From today’s newspaper, a look at decision-making in the face of uncertainty on the Colorado River:
Trying to follow the science of climate change and the Colorado River, it would be easy to throw up your hands. Very smart scientists (Hoerling among them) have come up with very different answers about how climate change might affect the Colorado over the next half-century.
Estimates over the past few years have varied from a modest 5 percent decrease in the river’s average annual flow by 2050 to an alarming 45 percent decline.
OK, even a 5 percent drop in the Colorado’s average annual flow ought to alarm you. “With over 27 million people relying on the Colorado River for drinking water in the United States, and over 3.5 million acres of farmland in production in the basin,” U.S. Bureau of Reclamation officials wrote in a recent report, “the Colorado River is the single most important natural resource in the Southwest.”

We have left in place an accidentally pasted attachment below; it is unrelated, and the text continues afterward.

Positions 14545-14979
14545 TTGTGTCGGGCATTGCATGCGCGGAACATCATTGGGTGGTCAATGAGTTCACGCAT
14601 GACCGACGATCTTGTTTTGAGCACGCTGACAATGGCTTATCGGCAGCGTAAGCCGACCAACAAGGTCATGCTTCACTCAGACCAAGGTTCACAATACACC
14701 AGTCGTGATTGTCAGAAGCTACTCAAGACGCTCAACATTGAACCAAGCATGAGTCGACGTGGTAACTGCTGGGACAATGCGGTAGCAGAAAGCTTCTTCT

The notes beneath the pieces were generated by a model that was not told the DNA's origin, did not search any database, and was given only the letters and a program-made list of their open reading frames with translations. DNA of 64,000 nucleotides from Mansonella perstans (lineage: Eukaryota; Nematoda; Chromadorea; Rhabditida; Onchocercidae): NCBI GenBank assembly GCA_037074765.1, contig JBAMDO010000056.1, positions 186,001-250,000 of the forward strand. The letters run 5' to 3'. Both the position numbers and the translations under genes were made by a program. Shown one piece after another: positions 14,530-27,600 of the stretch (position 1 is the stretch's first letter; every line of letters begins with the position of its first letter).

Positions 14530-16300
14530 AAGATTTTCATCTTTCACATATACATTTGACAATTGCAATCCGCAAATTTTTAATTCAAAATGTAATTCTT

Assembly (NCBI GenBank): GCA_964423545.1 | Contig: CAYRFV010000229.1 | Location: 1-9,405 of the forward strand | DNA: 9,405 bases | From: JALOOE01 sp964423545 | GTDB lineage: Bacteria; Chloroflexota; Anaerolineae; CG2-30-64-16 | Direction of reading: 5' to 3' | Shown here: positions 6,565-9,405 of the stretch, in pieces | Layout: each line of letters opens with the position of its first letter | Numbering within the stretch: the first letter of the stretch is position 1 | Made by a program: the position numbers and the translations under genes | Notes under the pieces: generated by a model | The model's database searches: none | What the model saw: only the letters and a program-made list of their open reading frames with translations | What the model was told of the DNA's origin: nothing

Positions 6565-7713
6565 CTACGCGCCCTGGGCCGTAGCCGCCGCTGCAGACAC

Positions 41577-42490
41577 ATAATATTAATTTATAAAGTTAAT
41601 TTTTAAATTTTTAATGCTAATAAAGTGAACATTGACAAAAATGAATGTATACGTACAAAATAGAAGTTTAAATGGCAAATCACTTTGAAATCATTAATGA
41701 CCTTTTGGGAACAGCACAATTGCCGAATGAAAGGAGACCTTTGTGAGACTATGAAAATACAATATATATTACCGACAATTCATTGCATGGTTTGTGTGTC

It would be easy to get frustrated by the uncertainty, even after new studies have reduced the range of uncertainty to a decline of between 5 percent and 20 percent.
Welcome to real science, where nature offers up answers only grudgingly, not like the tidy answers to settled questions you find in textbooks.